La Paz, May 12 (EFE).- Bolivia is rushing to safeguard its traditional dances such as the morenada and the caporal, and is preparing demonstrations and festivals to preserve their national identity after Peru declared the morenada as cultural heritage of its city of Puno.
Bolivia’s minister of cultures, decolonization and depatriarchalization, Sabina Orellana, on Wednesday summoned local governments, universities, experts, associations of dancers, musicians and other sectors to meet to form a committee to safeguard the country’s heritage.
“We call to unite to defend our identity and our cultures, especially the morenada and the caporal,” said the minister at a press conference.
Demonstrations of the morenada and caporales will take place on May 18 in commemoration of the inclusion on Unesco’s Intangible Heritage of Humanity list of Oruro Carnival, where both dances are performed, Orellana reported.
The national government will also develop an “inter-ministerial” festival to perform these dances, and also to commemorate their origin, their meanings and the costumes.
Orellana indicated that Unesco will also be consulted for “the protection” of the dances.
Earlier, the mayor’s office of La Paz met with the governor of the department to coordinate a plan of joint actions such as seminars and conferences on the morenada.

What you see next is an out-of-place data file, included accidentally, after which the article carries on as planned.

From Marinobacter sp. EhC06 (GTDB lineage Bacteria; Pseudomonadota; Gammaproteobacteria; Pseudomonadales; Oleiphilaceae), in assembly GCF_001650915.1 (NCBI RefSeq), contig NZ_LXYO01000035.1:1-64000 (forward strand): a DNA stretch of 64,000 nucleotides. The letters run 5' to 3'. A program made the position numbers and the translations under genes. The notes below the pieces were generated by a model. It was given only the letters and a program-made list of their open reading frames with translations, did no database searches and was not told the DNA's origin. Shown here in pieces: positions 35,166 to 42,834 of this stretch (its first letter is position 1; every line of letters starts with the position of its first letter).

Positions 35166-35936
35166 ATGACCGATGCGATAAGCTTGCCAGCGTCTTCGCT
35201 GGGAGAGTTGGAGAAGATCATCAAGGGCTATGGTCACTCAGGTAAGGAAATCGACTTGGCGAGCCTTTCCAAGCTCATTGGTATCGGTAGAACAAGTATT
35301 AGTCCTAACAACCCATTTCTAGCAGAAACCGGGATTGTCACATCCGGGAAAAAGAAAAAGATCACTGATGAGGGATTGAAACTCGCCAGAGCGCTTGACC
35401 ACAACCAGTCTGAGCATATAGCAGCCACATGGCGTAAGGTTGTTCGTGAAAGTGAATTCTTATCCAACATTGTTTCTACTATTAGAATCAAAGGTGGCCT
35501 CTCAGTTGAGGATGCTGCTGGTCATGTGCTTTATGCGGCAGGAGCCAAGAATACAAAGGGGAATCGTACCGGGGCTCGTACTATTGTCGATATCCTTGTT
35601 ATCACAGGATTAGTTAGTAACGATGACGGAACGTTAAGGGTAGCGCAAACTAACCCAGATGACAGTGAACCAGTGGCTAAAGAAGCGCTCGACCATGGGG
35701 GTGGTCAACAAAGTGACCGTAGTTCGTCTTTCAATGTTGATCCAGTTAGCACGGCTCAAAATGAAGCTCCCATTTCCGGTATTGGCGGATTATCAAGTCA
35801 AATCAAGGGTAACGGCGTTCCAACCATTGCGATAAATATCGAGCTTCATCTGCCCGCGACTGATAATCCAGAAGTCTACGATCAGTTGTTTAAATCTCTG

The authorities then went to the Plaza San Francisco, in the center of La Paz, where a group of dancers wore the elaborate costumes and performed while waving Bolivian flags.
These actions took place after Peru’s Ministry of Culture declared the morenada, rey moreno and rey caporal of Puno as national cultural heritage.
The move generated anger in Bolivia and a series of reactions from municipal authorities and representatives of dancers demanding that it be recognized that the morenada originated in Bolivia.
Even Bolivian president Luis Arce on Twitter said: “We vindicate the Declarations of the @UNESCO_es and cultural organizations from around the world in recognition of the Bolivian origin of the Gran Poder Festival, the Carnival of #Oruro and our dances such as the morenada, the caporal or the diablada.”
Peru’s Ministry of Culture clarified that its heritage declaration does not mean that it has the exclusivity of that dance and that it conforms to Unesco’s Convention for the Safeguarding of the Intangible Cultural Heritage.
The declaration was promoted by 17 dance associations in the cities of Puno and Juliaca, located on the border with Bolivia. EFE